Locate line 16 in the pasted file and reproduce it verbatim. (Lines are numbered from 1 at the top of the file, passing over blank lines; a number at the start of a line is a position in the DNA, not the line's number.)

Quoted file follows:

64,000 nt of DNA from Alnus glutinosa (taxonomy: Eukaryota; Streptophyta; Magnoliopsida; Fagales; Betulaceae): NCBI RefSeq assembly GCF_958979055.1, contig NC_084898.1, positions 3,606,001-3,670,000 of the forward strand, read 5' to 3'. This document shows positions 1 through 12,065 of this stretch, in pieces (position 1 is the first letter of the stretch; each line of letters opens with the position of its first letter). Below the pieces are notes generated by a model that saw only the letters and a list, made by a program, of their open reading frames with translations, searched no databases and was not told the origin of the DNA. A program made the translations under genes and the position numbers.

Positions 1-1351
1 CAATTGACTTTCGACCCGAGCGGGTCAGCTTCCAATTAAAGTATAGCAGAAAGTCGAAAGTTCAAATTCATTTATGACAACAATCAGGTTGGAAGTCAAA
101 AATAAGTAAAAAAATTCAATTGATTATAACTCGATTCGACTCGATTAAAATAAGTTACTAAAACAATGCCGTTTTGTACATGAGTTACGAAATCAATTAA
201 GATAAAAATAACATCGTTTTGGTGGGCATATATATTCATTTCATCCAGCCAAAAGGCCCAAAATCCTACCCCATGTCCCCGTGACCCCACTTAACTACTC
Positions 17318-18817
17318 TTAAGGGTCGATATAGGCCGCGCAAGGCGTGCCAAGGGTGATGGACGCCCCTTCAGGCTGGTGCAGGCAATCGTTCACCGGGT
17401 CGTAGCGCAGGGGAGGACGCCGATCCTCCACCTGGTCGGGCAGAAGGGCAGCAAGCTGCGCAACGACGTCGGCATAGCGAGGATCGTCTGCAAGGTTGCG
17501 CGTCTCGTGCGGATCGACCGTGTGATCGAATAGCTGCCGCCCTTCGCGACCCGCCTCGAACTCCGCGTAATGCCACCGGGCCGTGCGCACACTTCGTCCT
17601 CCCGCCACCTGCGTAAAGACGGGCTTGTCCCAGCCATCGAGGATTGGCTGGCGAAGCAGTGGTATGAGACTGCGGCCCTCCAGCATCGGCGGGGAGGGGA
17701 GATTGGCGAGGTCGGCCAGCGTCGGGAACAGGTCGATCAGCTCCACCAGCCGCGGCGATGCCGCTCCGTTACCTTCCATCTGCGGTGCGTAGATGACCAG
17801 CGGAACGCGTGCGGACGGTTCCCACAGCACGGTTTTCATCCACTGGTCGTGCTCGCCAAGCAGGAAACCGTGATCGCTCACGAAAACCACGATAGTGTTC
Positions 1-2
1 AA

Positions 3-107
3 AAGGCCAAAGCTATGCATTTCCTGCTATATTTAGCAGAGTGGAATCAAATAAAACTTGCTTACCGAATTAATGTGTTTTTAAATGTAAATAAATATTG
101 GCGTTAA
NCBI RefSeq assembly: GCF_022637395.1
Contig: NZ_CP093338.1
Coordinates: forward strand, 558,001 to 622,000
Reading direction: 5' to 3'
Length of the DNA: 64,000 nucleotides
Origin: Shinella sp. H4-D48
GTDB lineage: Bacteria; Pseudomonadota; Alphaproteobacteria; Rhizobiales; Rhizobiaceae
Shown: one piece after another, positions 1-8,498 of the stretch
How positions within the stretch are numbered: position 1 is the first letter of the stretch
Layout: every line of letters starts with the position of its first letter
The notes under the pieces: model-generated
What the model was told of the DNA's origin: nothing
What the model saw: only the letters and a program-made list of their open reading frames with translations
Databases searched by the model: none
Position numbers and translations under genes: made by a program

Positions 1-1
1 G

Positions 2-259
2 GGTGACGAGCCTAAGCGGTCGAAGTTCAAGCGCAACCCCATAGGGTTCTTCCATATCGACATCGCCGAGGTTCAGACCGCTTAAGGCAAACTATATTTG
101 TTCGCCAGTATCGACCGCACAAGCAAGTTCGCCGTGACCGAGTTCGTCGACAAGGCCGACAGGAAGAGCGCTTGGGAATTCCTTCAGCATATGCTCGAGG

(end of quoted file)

3 AAGGCCAAAGCTATGCATTTCCTGCTATATTTAGCAGAGTGGAATCAAATAAAACTTGCTTACCGAATTAATGTGTTTTTAAATGTAAATAAATATTG